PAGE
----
Constellation and EDF split: what does this mean for British nuclear?

Can new nuclear energy be developed in the UK without government subsidies? This question has been rumbling on in the UK ever since the coalition government agreed to allow nuclear power stations to be replaced “provided that they receive no public subsidy”.

At first it was assumed this was a convenient way to shelve plans for new nuclear building, which the Lib Dems have long opposed. After all, how could companies embark on something as big and expensive as new nuclear building without government money?

But back in July, Chris Huhne, the Lib Dem energy secretary, changed the tone of that debate when he told the FT:

Nuclear will go ahead if investors come forward with proposals, as I think they will. It’s very clear to me that nuclear is going to play a part in the energy mix, precisely because of the commitments that we’ve made in the coalition agreement.

Suddenly nuclear was back on, and people began to predict that companies could fund new nuclear plants on their own. In fact, for those paying attention, private companies had said from an early stage that new nuclear was possible without subsidies. This is what Vincent de Rivaz, the EDF’s chief executive in Britain, said in May:

The commitments from the coalition government envisage a proper role for nuclear and have reassured us at EDF, as we contemplate the very serious investment we are proposing to make in nuclear power in the UK.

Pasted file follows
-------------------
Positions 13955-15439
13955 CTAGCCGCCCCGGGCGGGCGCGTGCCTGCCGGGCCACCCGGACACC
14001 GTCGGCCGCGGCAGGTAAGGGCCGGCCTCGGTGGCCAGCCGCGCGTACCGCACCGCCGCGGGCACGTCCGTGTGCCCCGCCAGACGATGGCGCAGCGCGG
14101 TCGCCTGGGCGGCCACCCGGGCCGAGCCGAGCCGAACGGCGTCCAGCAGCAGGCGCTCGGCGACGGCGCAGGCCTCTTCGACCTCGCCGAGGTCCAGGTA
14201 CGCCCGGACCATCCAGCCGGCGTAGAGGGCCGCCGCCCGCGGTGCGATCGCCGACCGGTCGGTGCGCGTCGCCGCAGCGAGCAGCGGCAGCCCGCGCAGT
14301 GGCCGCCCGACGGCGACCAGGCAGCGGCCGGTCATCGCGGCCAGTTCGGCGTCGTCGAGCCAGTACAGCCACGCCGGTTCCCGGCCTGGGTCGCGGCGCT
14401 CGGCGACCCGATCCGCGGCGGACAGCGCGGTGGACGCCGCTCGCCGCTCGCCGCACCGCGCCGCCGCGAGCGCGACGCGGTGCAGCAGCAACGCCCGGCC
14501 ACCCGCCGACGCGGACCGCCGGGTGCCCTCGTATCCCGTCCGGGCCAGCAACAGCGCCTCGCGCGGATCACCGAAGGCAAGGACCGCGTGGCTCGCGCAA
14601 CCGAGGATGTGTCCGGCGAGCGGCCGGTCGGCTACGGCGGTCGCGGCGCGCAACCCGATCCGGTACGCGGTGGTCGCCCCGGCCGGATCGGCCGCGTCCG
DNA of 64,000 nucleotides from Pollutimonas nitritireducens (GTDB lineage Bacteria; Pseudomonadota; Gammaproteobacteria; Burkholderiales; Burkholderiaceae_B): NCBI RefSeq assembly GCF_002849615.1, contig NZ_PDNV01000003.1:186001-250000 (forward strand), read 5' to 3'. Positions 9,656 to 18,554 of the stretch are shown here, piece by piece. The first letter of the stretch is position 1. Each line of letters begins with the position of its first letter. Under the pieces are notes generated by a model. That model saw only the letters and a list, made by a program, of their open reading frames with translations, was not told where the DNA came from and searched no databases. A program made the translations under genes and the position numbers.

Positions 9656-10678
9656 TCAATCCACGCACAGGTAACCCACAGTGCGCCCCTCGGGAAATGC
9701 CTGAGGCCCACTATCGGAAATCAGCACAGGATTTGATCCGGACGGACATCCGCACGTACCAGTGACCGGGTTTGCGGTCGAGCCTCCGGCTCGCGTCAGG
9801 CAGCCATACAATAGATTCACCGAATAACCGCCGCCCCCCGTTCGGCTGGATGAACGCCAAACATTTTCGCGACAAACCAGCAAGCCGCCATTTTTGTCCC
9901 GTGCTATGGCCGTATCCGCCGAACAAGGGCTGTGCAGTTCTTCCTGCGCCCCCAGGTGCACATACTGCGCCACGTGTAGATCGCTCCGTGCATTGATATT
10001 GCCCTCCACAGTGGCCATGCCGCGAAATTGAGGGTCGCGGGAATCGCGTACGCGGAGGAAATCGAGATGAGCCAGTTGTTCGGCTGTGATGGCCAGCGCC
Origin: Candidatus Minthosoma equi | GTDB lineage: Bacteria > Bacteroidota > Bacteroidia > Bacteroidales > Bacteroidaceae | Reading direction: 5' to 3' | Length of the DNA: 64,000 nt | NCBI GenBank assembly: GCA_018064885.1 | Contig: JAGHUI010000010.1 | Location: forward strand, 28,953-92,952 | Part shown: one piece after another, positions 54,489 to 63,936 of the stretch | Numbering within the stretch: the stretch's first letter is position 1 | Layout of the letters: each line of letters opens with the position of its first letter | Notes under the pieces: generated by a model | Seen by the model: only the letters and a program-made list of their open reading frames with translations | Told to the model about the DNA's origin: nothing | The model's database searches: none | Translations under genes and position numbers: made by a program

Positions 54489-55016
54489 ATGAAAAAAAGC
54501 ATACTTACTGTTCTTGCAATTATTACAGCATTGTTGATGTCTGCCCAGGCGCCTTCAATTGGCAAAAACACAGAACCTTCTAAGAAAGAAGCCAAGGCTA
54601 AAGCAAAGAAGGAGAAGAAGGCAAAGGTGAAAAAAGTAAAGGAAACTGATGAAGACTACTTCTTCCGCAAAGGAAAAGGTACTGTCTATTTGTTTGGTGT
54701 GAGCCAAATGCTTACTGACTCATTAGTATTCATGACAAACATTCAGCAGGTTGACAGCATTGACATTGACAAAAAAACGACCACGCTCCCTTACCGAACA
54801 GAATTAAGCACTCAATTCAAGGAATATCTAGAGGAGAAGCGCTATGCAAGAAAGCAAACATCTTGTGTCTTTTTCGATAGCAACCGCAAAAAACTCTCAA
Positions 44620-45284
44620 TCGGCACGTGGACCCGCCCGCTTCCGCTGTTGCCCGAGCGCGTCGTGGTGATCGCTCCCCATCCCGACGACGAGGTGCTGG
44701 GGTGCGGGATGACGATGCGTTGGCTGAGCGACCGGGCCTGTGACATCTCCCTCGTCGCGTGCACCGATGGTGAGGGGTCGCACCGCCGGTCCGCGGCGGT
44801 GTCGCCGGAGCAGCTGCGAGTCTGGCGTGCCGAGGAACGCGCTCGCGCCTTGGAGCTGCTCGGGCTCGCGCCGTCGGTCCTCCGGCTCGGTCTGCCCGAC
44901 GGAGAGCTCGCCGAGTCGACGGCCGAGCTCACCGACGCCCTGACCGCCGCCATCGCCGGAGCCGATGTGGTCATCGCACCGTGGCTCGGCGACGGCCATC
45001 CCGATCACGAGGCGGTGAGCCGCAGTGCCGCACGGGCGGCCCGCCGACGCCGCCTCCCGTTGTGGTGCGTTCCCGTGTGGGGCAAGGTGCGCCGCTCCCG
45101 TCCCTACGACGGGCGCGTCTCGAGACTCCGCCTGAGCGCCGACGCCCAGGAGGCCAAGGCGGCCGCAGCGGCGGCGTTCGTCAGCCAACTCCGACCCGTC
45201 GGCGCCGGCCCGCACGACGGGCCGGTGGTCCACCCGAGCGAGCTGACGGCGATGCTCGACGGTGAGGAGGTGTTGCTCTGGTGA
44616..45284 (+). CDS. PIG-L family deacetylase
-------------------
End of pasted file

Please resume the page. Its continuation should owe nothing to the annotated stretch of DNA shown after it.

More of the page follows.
But EDF may be feeling a little different now, after its US partner, Constellation, pulled out of a project to build a new plant in Maryland.

Constellation was financing the scheme using a loan guarantee from the government. But when it discovered the cost of that guarantee, the company blanched. The wording of the company’s letter to the US energy department makes fascinating reading (emboldening is ours):

We were surprised to be presented with a shockingly high estimate of the credit subsidy cost that we and our partners would have to pay the US Treasury in order to obtain the loan guarantee: 11.6%, or about $880m. Such a sum would clearly destroy the project’s economics (or the economics of any nuclear project for that matter).

For its part, DECC insists companies remain keen on building new nuclear capacity. But if Constellation is right, and such a project is economically unfeasible even with government subsidy, how can it be economic without it?

The UK government will have to hope the slightly simpler regulatory framework in the UK, where there are no state government to compete with the national one, will encourage private enterprise to take bigger risks. But the collapse of the EDF/Constellation project should provide a warning that no matter how much reassurance ministers receive from CEOs, the future of UK nuclear power is far from certain.

(H/T to Nick Grealy for the idea for this post.)

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